Throw Back Thursdays

History Of Clover Plants: Significance Of Clover Throughout History

By Mary Ellen Ellis | March 14, 2019
Image by Antonel

History Of Clover Plants: Significance Of Clover Throughout History

by Mary Ellen Ellis March 14, 2019

History Of Clover Plants: Significance Of Clover Throughout History

By Mary Ellen Ellis | March 14, 2019

Everyone associates clovers and shamrocks with being Irish and St. Patrick’s Day, but what’s the real history behind this legume? For homeowners, it can be an annoying weed, while for serious gardeners, clover is an important lawn alternative, cover crop and attracts bees. Clover, throughout history, has been recognized for various reasons, and a number of myths and stories have grown up around it.

History of Clover in Ireland

The association with Ireland is valid, as clover has held an important place in that country’s history and culture. Legends say that the Druids believed in the symbolic power of a clover leaf, as the number three was considered mystical. Later, when St. Patrick came to the island, he used the three leaves of the clover to explain the Holy Trinity. Much later, wearing green, and especially clovers, was considered risky and a sign of rebellion against British rule.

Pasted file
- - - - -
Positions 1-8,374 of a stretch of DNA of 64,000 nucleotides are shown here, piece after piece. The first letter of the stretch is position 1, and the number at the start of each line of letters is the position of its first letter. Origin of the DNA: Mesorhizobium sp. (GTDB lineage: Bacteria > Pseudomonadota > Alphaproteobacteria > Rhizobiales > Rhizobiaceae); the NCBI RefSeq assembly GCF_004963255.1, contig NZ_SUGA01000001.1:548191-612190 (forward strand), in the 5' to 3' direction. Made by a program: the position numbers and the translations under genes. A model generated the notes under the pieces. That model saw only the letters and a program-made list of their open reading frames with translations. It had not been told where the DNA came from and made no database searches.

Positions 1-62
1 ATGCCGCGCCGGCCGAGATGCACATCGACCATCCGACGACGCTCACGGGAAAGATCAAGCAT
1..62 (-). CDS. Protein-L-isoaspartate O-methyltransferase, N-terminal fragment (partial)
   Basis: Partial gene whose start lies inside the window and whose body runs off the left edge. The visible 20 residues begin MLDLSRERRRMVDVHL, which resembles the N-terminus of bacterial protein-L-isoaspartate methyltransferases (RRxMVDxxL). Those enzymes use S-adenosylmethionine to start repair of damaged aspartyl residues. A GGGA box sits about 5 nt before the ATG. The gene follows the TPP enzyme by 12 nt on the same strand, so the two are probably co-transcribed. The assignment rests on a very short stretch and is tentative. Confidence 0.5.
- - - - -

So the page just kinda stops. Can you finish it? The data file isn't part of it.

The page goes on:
In the Irish language, seamróg, or shamrock, means simply “summer plant.” It is thought to refer to white clover, Trifolium repens. While it typically produces three-lobed leaves, once in a while white clover will grow four on one stem. The rarity of this led to one of the most enduring clover myths, that a four-leaf clover, or shamrock, is good luck.

Other Clover Myths, Legends, and Sayings

The main reason that clover is famous today as a legendary plant is the association with Ireland and especially St. Patrick. But there are many other stories and sayings that have cropped up around clover:

  • Some traditions say that the three leaves of the clover represent faith, hope, and love. The fourth, of course, is for luck.
  • In the Holy Trinity, the clover represents the Father, the Son, and the Holy Spirit, and on four-leaf clovers the fourth is God’s Grace.
  • There is a legend that Eve carried a clover out of the Garden of Eden as a reminder of the paradise she lost.
  • One way to tell a fake four-leaf clover from a genuine one is that real lucky shamrocks have one leaf smaller than the others.
  • Naturalists, historians, and others have debated the true identity of the shamrock for hundreds of years, some believing it is wood sorrel or other types of clover. But most agree it is white clover.
  • “To be in clover,” means to have a carefree life, to be comfortable and prosperous.

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    Katie
    Comment added March 20, 2019Reply

    If this is an article about clover, why is the cover picture NOT clover, but oxalis instead?

    Also I have found many four (and more) leafed clovers over the years, and many have leaves that are all equal in size.

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